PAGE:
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Gases

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Gases

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  1. Gases

  2. Properties of Gases • Gases uniformly fill any container • Gases are easily compressed • Gases mix completely with any other gas • Gases exert pressure on their surroundings Pressure

  3. Measuring barometric pressure • The barometer • Invented by Evangelista Torricelli in 1643 • Units • mm Hg (torr) 760 torr = 1 atm • newtons/m2 (pascal (Pa)) 101,325 Pa = 1 atm 101,325 Pa = 101.3 kPa • Atmospheres 1 atm = standard pressure Pressure

  4. Boyle’s law (Robert Boyle) The product of pressure times volume is a constant, provided the temperature and number of moles remains the same • Pressure and volume are inversely related • Volume increases linearly as the pressure decreases (1/P) The Gas Laws of Boyle, Charles and Avogadro

  5. Boyle’s Law Continued…… • At constant temperature, Boyle’s Law can be used to find a new volume or pressure • Boyle’s law works best at low pressures • Gases that obey Boyle’s Law are called Ideal Gases The Gas Laws of Boyle, Charles and Avogadro

  6. Charles’ Law (Jacques Charles) The volume of a gas increases linearly with temperature provided the pressure and number of moles remain constant. Temperature and volume are directly proportional The Gas Laws of Boyle, Charles and Avogadro

  7. Charles’ Law continued……….. • Temperature must be measured in degrees Kelvin • K = oC+ 273 • 0 K is “absolute zero” The Gas Laws of Boyle, Charles and Avogadro

  8. Avogadro’s Law (Amedeo Avogadro) For a gas at constant temperature and pressure, the volume is directly proportional to the number of moles. The Gas Laws of Boyle, Charles and Avogadro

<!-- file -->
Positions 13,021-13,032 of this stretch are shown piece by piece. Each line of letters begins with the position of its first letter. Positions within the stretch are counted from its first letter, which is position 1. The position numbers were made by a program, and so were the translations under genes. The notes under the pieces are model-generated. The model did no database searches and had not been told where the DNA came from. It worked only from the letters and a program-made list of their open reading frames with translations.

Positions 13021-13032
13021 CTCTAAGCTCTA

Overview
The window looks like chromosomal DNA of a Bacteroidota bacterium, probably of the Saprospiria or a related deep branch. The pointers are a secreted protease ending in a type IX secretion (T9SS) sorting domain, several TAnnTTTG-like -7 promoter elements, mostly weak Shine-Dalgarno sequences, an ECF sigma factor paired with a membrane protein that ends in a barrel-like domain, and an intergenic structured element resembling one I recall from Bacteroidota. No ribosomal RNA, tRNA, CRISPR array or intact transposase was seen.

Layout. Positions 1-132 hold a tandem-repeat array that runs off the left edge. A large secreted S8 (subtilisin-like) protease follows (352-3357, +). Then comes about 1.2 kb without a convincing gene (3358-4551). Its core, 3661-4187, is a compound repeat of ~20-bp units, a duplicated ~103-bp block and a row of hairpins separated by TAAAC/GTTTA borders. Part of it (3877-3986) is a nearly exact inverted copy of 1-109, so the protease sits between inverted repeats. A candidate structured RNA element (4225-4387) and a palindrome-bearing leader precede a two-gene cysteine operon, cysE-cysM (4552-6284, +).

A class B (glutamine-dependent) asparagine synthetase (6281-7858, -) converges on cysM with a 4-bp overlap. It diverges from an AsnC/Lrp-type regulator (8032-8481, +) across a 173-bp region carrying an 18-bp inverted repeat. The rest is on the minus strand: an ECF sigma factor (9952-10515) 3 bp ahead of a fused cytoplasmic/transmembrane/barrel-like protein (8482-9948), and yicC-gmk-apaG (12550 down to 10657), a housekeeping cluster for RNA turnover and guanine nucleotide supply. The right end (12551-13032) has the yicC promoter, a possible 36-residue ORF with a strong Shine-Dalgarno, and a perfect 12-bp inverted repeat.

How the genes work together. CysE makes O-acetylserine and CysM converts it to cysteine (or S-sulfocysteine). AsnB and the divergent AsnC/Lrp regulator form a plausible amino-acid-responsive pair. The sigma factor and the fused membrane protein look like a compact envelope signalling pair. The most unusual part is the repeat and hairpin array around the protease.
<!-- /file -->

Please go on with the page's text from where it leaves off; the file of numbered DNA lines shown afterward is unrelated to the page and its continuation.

9. Combined gas law – (n remaining constant) The Combined Gas Law

  10. Derived from existing laws……. • V = k/P, V = bT and V = an • V = (k)(b)(a)(Tn/P) • Constants k, b and a are combined into the universal gas constant R and….. The Ideal Gas Law

  11. Limitations of the Ideal Gas Law • Works well at low pressure and high temperatures • Most gases do not behave ideally above 1 atm • Does not work well near the condensation conditions of a gas The Ideal Gas Law

  12. Variations of the Ideal Gas Law DensityMolar Mass of a gas The Ideal Gas Law

  13. “For a mixture of gases in a container, the total pressure exerted is the sum of the pressures each gas would exert if it were alone.” It is the total number of moles that is important, not the identity or composition of the gas particles. Dalton’s Law of Partial Pressure

  14. At Standard Temperature and Pressure (STP) T = 273.15 K (0oC) P = 1 atm (760 torr or 101.3 kPa) 1 mole of an ideal gas occupies 22.4 L of volume Remember…….. Density = mass/volume and moles (n)= grams/molar mass gas stoichiometry